In 1983, when the other 6th graders were starting to get Atari™ consoles, I actually had a desktop computer at home to program and create my own games. No one I knew had a computer in their home for several years. When the other kids were outside playing baseball, I was at home reading books about programming code and trying to teach myself COBOL, BASIC, and PASCAL.
When I was in high school (1985-1989), I really wanted to be able to take computer classes. Some of the larger schools were starting to offer them, but I went to a small country school that just couldn't afford a computer lab. My junior year, the school board gave myself and five other students the opportunity to leave school after lunch and drive to a local community college for computer classes. Because we were missing the entire afternoon at the high school, we had to take a few other classes at the college as well. It was great to be 16 and sitting in college classes getting college credit. By the time I graduated high school, I had a year of college already out of the way.
After two years of computer classes and all the extra self-teaching I had done at home, when I actually started college that year, they offered me a job in the computer lab to help struggling students. At 17 years old, I was assisting the computer professors with their hardware issues and fixing computers on campus. Occasionally, in class a professor would defer a student's question to me to answer. I knew computers and my professors knew there were no classes on the campus that would actually extend my knowledge on the subject.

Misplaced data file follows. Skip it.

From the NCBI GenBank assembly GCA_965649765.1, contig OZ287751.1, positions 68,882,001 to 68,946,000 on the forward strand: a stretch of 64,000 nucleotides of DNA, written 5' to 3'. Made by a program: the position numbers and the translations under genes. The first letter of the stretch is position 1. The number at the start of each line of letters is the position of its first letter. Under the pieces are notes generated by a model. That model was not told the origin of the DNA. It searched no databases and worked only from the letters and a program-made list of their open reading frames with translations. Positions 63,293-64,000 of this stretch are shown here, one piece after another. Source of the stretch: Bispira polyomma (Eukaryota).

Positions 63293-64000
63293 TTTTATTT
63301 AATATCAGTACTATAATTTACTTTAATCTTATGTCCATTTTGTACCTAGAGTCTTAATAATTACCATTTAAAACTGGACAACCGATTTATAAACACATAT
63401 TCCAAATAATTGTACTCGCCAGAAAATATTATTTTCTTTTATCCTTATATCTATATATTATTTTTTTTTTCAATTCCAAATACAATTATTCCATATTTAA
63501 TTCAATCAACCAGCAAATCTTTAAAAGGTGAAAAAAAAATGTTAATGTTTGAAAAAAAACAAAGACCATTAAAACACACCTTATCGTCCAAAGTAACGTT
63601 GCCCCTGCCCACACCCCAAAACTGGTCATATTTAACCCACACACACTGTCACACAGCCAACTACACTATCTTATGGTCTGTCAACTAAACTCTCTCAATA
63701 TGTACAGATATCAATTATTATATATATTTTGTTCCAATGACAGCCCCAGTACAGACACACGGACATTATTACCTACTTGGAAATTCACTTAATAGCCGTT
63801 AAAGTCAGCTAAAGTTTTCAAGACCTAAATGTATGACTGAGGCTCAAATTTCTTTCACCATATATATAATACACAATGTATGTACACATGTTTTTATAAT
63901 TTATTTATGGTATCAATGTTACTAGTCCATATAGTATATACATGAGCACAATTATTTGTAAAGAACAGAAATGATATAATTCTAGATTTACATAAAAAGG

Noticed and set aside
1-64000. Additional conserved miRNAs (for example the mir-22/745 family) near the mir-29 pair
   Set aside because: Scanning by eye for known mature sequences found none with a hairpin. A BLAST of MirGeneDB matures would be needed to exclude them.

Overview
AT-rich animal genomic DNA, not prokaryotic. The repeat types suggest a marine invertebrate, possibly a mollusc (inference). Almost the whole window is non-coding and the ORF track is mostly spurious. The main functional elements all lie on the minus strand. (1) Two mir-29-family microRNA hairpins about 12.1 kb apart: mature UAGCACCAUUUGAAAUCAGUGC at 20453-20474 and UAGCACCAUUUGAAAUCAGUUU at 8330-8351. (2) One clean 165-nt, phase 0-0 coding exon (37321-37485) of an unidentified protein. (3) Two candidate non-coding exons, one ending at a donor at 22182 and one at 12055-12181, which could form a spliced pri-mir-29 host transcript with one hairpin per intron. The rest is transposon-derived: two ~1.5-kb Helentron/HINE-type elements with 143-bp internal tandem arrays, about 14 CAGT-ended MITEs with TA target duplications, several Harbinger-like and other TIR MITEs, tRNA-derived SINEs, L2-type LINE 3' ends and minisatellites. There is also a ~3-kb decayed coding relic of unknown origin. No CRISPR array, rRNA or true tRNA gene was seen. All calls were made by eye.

Despite all this, I did not pursue a career in computer technology. Plus, I really wasn't into the whole college thing yet and let most of my other classes slip. I was more interested in playing cards in the college Oasis than going to class. Over 20 years have passed since then and technology has exploded in growth. My computer knowledge has not even begun to keep up. For people who are in that field, it is almost a full-time job to just keep up with technology.
While I believe that I still probably have a little more know-how than the average computer user, I do not know anywhere near as much as everyone seems to think I know. Because I still live in the same area as where I grew up, people still remember me as the computer whiz kid. I'm having a very difficult time getting people to understand that it's just not true anymore and hasn't been for a long time. If someone has a problem syncing their iPhone 5 to their webmail, they don't ask for the advice of a telephone lineman who retired in 1978, they go to someone who is in that field today…or the nearest twelve year old.
I get phone calls to fix computer issues all the time. Half of the time, I have no idea what can fix a problem and when I can do it, people pay me to do things could actually be done by your average teenager. Things have just changed too much in the last couple of decades and I haven't kept up. Luckily, there are a lot of people older than me who are even further behind.
While I may not be able to come over and write Linux kernel patches for you, create Web 2.0 engines, or do 3D render engine optimizations, I will be happy to take your money for installing your printer while you tell me how brilliant I am.
Blogging from A to Z Challenge. For the entire month of April, 1,968 bloggers are working their way through the alphabet. One letter every day but Sundays for a total of 26 days.
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